Friday, January 1, 2010

Aimless Reading: The F's, Part 11.2 (Robert Fitterman)

Metropolis XXX
Originally uploaded by Michael_Kelleher
Fitterman, Robert
Metropolis XXX:
The Decline and Fall
of the Roman Empire

Again, not sure if I bought this or if it was given to me by the author. I think I bought it online. Anyway, Rob read here in 2005. There's a link over on the sidebar somewhere to an Article I wrote about Rob and this book, as well as an excerpt from the poem.

I remember Rob began his reading with the opening section of Metropolis 15. He read in a slow monotone, devoid of either passion or irony. I remember it startled the audience at Big Orbit Gallery because it is the kind of poem that would normally be read for kitschy ironic laughs, yet since Rob chose not to give the audience any indication about how they were supposed to read the poem, they sat in mostly stunned silence listening and waiting for a cue that never came. It was a pretty effective piece of performance art.

I remember the first thing Rob said when he entered our old house in Black Rock. You use to enter into what we used as a dining room -- A very large room with a staircase leading to the second floor and pocket doors dividing it from the living. Rob noticed the dining room set immediately and said, Ah, mid-century modern.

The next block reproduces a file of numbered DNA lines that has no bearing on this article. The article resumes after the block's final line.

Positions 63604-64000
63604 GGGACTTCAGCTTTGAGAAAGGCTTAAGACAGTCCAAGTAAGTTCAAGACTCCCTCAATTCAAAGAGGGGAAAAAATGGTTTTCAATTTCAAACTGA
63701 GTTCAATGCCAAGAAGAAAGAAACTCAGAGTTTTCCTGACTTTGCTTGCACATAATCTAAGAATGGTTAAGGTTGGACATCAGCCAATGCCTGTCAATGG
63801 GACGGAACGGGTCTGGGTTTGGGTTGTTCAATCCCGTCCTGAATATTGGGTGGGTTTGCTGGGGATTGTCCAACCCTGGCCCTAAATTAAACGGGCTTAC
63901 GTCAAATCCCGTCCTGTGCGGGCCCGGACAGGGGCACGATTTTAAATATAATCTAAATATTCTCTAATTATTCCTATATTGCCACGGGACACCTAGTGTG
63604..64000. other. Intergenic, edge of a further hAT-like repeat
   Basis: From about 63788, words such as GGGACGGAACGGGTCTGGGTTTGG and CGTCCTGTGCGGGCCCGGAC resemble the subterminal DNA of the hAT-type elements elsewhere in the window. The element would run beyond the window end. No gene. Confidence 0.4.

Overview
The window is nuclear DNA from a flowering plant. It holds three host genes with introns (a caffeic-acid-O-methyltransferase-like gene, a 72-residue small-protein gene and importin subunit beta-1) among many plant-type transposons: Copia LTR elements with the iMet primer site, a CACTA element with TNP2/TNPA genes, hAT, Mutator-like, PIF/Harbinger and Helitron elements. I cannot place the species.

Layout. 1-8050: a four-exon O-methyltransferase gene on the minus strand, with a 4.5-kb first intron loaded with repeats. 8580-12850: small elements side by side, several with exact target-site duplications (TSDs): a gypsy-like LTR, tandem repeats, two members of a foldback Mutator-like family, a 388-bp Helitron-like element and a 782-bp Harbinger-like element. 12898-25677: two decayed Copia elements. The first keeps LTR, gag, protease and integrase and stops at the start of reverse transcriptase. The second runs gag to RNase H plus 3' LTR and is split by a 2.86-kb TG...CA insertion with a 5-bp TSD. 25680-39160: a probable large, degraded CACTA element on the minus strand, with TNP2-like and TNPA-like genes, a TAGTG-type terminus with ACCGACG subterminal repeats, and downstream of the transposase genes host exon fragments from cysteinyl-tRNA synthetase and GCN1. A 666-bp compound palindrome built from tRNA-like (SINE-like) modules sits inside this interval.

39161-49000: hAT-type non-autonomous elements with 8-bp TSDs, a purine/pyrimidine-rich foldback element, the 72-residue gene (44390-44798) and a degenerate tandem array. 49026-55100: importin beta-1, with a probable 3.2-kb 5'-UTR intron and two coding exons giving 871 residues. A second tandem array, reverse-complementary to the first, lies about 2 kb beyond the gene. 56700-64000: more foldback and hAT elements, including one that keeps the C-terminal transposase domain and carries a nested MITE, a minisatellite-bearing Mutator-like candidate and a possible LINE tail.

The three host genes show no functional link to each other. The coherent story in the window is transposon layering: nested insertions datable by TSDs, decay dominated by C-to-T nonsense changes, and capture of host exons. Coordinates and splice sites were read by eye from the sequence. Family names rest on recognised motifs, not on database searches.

This was just at the moment before Kenny G. had fully articulated his concept of "conceptual" poetry in a way that resonated throughout the poetry world. Nonetheless I remember that several of the conversations I had with Rob about poetry and what he was trying to do in his work seemed, in hindsight at least, to be on the verge of articulating the phrase "conceptual poetry." It was soon thereafter that it, along with flarf, seemed to be on the tips of everybody's tongues.

Anyhow, here's the link to the article and excerpt:

1 comment:

kevin.thurston said...

i remember this reading. it was rob and eric gelsinger. eric having a large buffalo history had many people at the reading. i think it may have been the first reading i attended after moving back to buffalo. my personal timeline in the 00s is very jumbled in my head. i really liked rob's reading. i think it provided me with a new opportunity or, better put, increased the amount of options i had as an artist. afterwords we all went to i believe. i only spoke with rob briefly, but he said, 'at some point you need to stop writing about yourself.'